We are not alone in believing the Third Party Doctrine is outdated. Justice Sotomayor has said the Third Party Doctrine “is ill suited to the digital age.” This is because we live in an era “in which people reveal a great deal of information about themselves to third parties in the course of carrying out mundane tasks.” We use cell phones to stay in touch with friends and family on the go, rely on GPS mapping technologies to find our way about town, and wear Fitbits to try to improve our health. It’s impossible to use any of these technologies without sharing data with third parties, but choosing to rely on 21st-century technology shouldn’t mean we have to relinquish our constitutional rights.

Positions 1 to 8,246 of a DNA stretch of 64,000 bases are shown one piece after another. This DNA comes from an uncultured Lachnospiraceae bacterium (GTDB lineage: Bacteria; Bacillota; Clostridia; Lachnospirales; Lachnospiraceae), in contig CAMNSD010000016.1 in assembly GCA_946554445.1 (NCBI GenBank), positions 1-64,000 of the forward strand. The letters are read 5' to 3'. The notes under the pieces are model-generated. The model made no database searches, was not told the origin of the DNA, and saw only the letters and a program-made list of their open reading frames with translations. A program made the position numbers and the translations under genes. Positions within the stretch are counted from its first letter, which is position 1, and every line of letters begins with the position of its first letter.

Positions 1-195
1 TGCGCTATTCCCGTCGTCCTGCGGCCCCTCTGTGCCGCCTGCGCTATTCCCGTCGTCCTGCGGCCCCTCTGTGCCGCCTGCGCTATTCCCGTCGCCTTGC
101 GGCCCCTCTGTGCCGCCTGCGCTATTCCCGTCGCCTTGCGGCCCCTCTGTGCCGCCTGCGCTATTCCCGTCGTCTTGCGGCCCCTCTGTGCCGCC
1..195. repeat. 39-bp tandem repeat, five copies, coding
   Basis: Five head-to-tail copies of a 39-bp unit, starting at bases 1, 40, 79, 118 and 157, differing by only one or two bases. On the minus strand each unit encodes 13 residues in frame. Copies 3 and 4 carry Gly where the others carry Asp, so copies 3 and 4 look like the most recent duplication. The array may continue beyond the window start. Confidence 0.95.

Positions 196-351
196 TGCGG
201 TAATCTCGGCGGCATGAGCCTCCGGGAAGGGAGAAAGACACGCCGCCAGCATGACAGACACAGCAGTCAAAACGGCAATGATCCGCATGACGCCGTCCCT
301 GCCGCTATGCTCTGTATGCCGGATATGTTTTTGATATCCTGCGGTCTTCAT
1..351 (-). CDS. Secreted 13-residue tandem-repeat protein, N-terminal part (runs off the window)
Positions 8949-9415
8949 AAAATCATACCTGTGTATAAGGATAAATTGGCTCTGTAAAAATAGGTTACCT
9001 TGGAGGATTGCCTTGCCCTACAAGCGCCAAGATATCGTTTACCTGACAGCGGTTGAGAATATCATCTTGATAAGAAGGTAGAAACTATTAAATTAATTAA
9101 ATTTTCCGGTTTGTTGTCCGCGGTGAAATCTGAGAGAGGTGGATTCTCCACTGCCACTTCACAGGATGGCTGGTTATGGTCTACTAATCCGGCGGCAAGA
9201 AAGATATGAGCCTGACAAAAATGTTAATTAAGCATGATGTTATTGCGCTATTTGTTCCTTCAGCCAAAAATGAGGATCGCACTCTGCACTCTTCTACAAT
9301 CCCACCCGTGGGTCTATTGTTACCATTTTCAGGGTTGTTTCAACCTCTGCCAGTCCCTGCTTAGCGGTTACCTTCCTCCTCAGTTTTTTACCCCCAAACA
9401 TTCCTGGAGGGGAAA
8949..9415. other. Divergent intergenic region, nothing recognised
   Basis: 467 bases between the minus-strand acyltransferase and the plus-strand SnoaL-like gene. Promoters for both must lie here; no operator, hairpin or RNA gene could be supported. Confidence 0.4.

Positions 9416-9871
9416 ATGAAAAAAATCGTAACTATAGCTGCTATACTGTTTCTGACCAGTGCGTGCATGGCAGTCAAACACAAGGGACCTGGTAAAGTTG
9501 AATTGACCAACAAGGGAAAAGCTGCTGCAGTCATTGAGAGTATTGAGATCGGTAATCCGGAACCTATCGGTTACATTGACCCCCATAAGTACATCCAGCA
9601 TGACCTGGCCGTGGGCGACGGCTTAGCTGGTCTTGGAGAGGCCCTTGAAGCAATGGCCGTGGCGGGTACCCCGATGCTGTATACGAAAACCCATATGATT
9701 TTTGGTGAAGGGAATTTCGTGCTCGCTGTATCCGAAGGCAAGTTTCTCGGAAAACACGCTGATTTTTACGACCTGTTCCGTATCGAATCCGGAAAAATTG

These cases have important ramifications for the future, especially as our phones generate more—and more precise—location information every year, which is shared with third parties. Although Graham and Carpenter involve only data generated when a phone makes or receives a call, future cases will also rely on location data generated every time our phones connect with cell towers to send and receive any kind of data. As more Americans have switched to smartphones, the amount of data transferred over wireless networks has increased significantly—2,400% between 2010 and 2015 alone. This has led to an increase in the number of cell towers—especially in cities—and will only ensure that CSLI becomes more and more precise.
Other increasingly popular technologies will force courts to consider these issues as well. For example, as we adopt and rely on “Internet of Things” technologies like smart lightbulbs and clothing that tracks our emotions and communicates directly with retail stores, these sensors and devices may constantly generate and share data about us with little to no volition on our part, other than, perhaps, the initial decision to purchase or use the device.